is also interesting.
|Parliamentarian, Chuck Nostrome,
announced the nominated officers for 1010. They are: President,
Sandy Crowley; Vice President, Bill Bluett; Recording Secretary,
Cindy Reilly; Corresponding Secretary, Pat Weeks and Treasurer,
Mary Jo McQueen. They will be installed at the December 19 event.
Members donated 90 toys, 45 stuffed animals and an assortment of
gift cards to be delivered to the 1/11 Marines at Camp Pendleton.
We welcomed guest Lucie Stella Reschke. Guests Don & Rose Kollmorgen,
Sondra Koegler & Eric Savage are now new members. November hostesses
were Jessie Ellison, Karyn Schumaker (w/ Grayce) and Bea Norred.
Several members shared their brick walls and research suggestions
at the meeting. Mary Jo McQueen suggested calling a regional NARA
office to locate Federal prison records. She contacted the Kansas
City NARA and the clerk looked up her uncle’s record on the spot.
She was told the cost, gave credit card information, and the documents
were sent out the next day. Myrna Hamick told us that the New York
Public Library would send copies and books re: any U.S. military
record. They also provide research service for a fee. Janet Shannon
asked that anyone who was familiar with using PAF see her at the
break. Brian Poff told us that we can ask for a “long form” birth
certificate, which will offer more information than the short documents
we are used to receiving. He was asked for the long form when seeking
a passport. The state of New York was able to supply this. Give
it a try in other states. Rosanna Gahran suggested obtaining a copy
of a death certificate for the ancestor you are researching. The
information on it can often help you prove or disprove family data.
Try to obtain mortuary records, too. There could be lots of valuable
There are no
Genealogy Safaris during November & December.
Join us on January 27 for the annual trip to the LA Public Library.
|Recent new members are Jean
and Jean Pettigrew who both live in Rancho Santa Margarita.
November meeting guests who have joined are: Don and Rose Kollmorgen,
and Sondra Koegler and Eric Savage, Mission Viejo,
They are searching for Trudeau, Toft and Savage. Another recent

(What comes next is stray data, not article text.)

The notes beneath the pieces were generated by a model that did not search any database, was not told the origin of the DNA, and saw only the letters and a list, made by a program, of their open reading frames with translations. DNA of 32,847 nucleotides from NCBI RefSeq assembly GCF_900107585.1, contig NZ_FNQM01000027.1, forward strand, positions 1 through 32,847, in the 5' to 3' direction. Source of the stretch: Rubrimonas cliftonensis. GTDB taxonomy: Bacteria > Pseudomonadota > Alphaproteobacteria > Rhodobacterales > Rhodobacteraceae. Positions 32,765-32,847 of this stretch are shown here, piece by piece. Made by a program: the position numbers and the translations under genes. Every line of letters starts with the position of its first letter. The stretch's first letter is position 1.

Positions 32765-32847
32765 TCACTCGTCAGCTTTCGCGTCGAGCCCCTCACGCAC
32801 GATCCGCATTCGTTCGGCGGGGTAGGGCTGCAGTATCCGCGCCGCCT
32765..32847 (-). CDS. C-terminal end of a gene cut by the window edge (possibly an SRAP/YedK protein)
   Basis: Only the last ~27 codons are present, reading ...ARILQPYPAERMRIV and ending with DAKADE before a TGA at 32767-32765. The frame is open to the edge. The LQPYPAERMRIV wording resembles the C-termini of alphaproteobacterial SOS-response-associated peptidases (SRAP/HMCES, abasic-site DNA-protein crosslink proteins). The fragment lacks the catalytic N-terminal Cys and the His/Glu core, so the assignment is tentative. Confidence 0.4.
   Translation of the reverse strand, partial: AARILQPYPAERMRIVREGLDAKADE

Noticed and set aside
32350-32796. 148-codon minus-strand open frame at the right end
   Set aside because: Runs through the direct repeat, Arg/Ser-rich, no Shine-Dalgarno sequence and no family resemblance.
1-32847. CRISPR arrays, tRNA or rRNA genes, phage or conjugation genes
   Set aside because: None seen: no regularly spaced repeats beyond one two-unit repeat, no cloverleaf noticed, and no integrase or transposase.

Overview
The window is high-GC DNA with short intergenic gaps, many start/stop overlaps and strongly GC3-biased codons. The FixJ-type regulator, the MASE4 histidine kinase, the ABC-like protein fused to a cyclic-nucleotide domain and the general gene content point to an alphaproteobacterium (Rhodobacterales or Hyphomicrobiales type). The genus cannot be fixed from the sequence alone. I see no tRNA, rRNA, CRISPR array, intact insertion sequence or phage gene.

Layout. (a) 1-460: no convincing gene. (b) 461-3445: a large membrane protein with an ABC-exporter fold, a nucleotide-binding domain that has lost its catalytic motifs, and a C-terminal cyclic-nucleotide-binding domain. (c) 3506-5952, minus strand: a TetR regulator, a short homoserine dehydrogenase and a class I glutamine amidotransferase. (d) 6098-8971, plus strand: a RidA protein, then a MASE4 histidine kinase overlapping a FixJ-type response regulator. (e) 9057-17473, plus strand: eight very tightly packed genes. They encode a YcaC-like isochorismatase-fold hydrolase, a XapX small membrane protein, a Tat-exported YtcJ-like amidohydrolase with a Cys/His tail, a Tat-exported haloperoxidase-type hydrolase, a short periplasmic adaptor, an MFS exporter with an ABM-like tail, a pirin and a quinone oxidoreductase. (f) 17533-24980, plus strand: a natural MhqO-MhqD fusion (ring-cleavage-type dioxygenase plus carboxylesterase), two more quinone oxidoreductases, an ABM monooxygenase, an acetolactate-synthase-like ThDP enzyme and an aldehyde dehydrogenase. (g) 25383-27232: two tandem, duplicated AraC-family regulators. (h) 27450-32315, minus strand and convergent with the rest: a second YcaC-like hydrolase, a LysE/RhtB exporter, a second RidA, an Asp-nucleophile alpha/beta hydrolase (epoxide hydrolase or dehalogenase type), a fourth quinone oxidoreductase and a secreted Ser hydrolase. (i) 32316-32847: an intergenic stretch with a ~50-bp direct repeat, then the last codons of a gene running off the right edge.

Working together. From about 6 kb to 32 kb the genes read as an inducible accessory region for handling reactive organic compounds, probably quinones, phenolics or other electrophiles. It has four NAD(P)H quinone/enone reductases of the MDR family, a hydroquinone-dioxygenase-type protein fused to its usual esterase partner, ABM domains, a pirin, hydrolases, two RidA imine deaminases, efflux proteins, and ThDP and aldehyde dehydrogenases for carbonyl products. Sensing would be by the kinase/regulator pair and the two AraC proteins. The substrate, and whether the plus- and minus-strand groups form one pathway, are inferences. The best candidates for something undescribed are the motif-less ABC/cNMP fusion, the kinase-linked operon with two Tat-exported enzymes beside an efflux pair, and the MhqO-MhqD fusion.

new member, Barbara Ganter,
BAG421@aol.com, is searching
Towne, McConnell, Cunningham, Bliven, Sisson, Munday, Hubbs, and
New At The Library
|Adventures of Purse and Persons,
Virginia, 1607-1624/5, Vol 1 & Vol 3, by John Frederick Dorman
- These volumes document the 'adventurers' who were the approximately
900 stockholders mentioned in the 1st, 2nd and 3rd Charters of the
Virginia Colony. The 'adventurers of purse' were individuals "who
either came to Virginia in the period 1607-1625 and had descendants,
or who did not come to Virginia within that period but whose grandchildren
were residents there." The 'adventurers of person' were individuals
who were immigrants to Virginia and left descendants there.
“608 Randolph Street” by Carolyn Cummings - Is a Family History
of the Cummings family of Bedford, Iowa, the small town with a big
heart. Carolyn's story is about her extended family and her parents
who lived at 608 Randolph Street for 69 years.
Bill Tosh donated a signed copy of the “August County, Virginia,
Earliest Will Index 1745” by Post 1900, Elizabeth Jane Sherman,
CG. Fortunately for researchers, the Augusta County Courthouse was
never burned. The records begin in 1745 with wills and deeds. Six
will index books were used to create this published reference. These
indices, along with the Appendix Index created, total 19,679 surname
Mickie Dempsey donated a signed copy of “Dark Enough to see the
Stars in the Jamestown Sky” by Connie Lapallo. Based on the
true story of the women and children at Jamestown. "Do not forget
us." Haunted by a woman's voice whispering those words from the
dusty records, Connie sought to discover why her ten great grandmother,
Joan Peirce, brought a daughter and joined the few women and children
settling Jamestown. Connie tells their story with compassion and
New and Free
Online Databases From The DAR
~Eric G. Grundset,
DAR Library Director
|After nearly a decade of scanning,
indexing, and other work by DAR members and employees, the Daughters
of the American Revolution is pleased to announce the availability
of the DAR Genealogical Research System on our public website. Here
are the direct links:
(and click on the Library button at the top, then the second tab
in the left-hand column). Note from SVT editor: This web address
worked best for me
The GRS is a growing collection of databases that provide access
to many materials collected by the DAR over the past 119 years.
Included in this collection of databases is the GRC National Index,
which has been available to researchers for the past few years.
When you go to the link above, you will find several tabs that will
enable searching in the various databases:
Ancestor – established DAR Revolutionary War Ancestors and basic
information about them with listings of the applications submitted